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Archiver > GENANZ > 1999-08 > 0933806114


From: Patricia Jungwirth< >
Subject: ZEVENBOOM
Date: Thu, 5 Aug 1999 08:35:14 +1000


Hi,
Recently somebody mentioned an interest in Zevenboom - I've misplaced their
address - sorry - have to post to the list.

cheers
Rob
Ferny Creek - just up the hill from Upwey, in the beautiful Blue Dandenongs.

Here's some reference to Zevnboom taken from The Story of the Dandenongs by
Helen Coulson ( Cheshire 1959)
the book tells us that:
Zevenboom was a Berwick shire councillor for 1874, 75, & 76.

The following is a direct quote:

John Zevenboom, founder of the Melbourne brushware business, and William
Dean, partner in the city paint firm, W. and G. Dean, settled on land at
Upwey about the same period. Wm. Dean purchased a holding of 80 acres at a
Crown land sale held on 24 August I875, and at that time improvements valued
at 555 pounds stood on the property (named Forest Park by Dean), such
improvements indicating that the land had been settled prior to the sale.

In 1903 the holding was bought by John Griffiths, Melbourne tea merchant,
whose home was situated in Normanby Road, Kew. The family visited Upwey
regularly and I. Griffiths played a leading part in the foundation of
district Churches. John Zevenboom purchased his 82-acre property (today
known as Kooringal) at a sale of Crown land held on 2I March I876 and at
that time improvements valued at 1105 pounds stood on the property. The
existence of such substantial improvements, undoubtedly the present
Kooringal homestead, indicates that Zevenboom had probably occupied the land
under licence several years before the sale.

This was confirmed by early resident George Rutherford, who recalled that
about I873 he visited a house he believed belonged to Zevenboom and as a
small boy was impressed by the solidity of its walls, which were some two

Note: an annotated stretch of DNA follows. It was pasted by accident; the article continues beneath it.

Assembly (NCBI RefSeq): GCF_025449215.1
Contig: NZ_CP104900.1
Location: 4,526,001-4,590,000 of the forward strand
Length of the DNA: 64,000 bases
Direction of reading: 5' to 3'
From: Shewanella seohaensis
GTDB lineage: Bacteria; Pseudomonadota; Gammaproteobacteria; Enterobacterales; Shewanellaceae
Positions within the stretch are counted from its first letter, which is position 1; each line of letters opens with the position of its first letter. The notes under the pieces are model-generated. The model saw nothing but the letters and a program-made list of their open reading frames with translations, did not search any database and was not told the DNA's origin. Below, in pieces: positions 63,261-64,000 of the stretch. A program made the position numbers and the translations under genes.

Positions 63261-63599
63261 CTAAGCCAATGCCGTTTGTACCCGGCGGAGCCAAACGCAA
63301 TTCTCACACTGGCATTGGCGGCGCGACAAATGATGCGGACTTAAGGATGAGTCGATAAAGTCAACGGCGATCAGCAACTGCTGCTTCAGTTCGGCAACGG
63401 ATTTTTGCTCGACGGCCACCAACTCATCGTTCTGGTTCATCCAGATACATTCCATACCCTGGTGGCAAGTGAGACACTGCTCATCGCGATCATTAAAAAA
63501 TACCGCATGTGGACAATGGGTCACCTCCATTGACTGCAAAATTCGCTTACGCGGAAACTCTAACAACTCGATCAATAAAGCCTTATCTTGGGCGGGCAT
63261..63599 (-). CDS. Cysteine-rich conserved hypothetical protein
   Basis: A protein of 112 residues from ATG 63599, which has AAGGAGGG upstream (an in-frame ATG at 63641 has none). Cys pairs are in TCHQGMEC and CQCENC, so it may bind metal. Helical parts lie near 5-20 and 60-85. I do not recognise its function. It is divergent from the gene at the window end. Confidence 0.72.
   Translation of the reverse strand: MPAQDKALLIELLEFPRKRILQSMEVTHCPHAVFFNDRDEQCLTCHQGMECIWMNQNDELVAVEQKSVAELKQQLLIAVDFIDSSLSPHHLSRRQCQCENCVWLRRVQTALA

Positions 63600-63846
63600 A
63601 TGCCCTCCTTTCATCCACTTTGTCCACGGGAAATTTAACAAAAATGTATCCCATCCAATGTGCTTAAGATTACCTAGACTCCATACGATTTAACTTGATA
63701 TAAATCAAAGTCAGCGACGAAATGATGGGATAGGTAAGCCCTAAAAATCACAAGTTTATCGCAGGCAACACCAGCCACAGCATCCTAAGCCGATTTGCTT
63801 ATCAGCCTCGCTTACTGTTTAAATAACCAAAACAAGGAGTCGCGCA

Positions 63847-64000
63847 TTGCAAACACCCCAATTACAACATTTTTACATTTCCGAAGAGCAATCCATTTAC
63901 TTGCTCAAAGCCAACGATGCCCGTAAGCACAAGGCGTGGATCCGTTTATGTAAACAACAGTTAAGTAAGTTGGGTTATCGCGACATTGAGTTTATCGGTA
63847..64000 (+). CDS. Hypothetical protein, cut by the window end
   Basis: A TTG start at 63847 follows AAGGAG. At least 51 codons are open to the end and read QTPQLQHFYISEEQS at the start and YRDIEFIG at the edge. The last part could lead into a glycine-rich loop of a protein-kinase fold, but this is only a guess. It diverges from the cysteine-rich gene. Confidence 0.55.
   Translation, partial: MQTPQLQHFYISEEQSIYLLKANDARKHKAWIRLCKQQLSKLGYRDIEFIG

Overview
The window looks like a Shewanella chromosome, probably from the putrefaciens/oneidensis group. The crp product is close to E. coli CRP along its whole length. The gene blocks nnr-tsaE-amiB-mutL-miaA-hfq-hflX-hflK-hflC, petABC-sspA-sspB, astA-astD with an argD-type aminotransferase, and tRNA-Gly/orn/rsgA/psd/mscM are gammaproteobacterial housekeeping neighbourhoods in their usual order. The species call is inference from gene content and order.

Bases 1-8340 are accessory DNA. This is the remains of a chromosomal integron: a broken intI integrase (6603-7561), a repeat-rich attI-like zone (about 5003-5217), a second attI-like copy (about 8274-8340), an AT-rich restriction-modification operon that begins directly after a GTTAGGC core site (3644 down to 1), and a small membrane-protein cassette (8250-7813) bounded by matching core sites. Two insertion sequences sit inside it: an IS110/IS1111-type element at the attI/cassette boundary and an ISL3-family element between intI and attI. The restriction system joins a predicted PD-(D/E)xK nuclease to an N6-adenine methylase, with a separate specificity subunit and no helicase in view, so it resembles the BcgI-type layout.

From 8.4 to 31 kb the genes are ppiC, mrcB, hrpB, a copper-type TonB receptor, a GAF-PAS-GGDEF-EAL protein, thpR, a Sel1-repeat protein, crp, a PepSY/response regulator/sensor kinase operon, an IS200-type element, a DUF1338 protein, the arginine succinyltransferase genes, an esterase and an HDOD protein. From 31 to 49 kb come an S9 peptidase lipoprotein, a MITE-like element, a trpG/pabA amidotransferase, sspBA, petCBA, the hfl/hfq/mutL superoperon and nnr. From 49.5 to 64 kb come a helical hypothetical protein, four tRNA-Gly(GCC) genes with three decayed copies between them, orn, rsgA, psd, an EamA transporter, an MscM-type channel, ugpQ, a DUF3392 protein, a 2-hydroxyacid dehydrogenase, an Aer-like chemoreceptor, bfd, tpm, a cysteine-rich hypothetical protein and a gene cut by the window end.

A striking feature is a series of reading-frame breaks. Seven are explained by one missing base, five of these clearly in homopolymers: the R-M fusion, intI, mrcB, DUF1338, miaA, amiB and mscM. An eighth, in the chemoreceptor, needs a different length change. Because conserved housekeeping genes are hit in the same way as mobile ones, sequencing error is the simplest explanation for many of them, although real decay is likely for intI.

inches thick and filled with sawdust, almost certainly brought from the
brush factory. Zevenboom, a native of Holland, planted seven pines around
his home ("seven pines" is believed to be the literal translation of the
name "Zevenboom") and during his term the property was known as Seven Pine
Hill.

Today the pines are a feature of this historic property, which originally
embraced land west of Morris Road between Ternes Road and the Ferny Creek.
Zevenboom, a councillor of the Berwick Shire during the 70's, afterwards
sold the property to Robert Mills and later again Canon Girdlestone, former
headmaster of St. Peter's College, Adelaide, became the owner. In 1909 L. T.
Chambers of the Cyclone Gate and Fence Company bought the property, later
purchased by D. W. Bell. Today Kooringal (said to mean "camping place on a
hill") is owned by J.J. Graham.

It is interesting to know that Zevenboom originally gained access to his
property by crossing Callanan's selection adjoining Glenfern Road towards
Fern Tree Cully, owing to the fact that present Ternes Road--then completely
overgrown--was the only outlet afforded by surveyors responsible for the
Parish of Scoresby. During Mills' term at Kooringal he used a private road
through Dean's Forest Park, but this was closed every few years to prevent
it becoming a public road.

When Kooringal and Forest Park were subdivided during the 30s the present
access roads bearing those names were surveyed to provide a more suitable
outlet, and the wisdom of this move is demonstrated by the recent growth in
the vicinity of Forest Park, which threatens to become a suburb of Upwey.

Records of land sales indicate that Dean and Zevenboom were the only
original owners south of present Upwey to purchase their land by public
auction, all remaining Crown grantees securing land "on application" to the
Lands Department, records of which are difficult to trace. The first
available Berwick Shire Rate Book (I875) lists the names of John Henderson,
and Patrick and Jas. Ryan as other owners of land in the vicinity at that
period. John Henderson's selection, known as Torry Hill, adjoined the Ferny
Creek in the vicinity of existing Torry Hill Road, and Henderson remained
owner of this 40 acres for many years.

Patrick and James Ryan selected 160 acres south of the Monbulk Creek (see
"Lysterfield") in the no-man's-land where Tecoma, Upwey, Belgrave Heights
and Lysterfield meet. The only access afforded them by surveyors was a road
following a straight line from the Monbulk Creek to Wellington Road. The
route traversed steep boulder-strewn country and was impassable, with the
result that the Ryan family (and a later owner, R. H. McNichol) gained
access to Glenfern Road by passing through Robert Nixon's land into Nixon's
Lane, the road between present F. B. Preston's property and E. Kennon's Burn
Brae. The practice continued until Nixon's property became controlled by
Alfred Brandt, when McNichol, C. T. Alexander and others left without access
gave sufficient land to form present McNichol Road, Tecoma.

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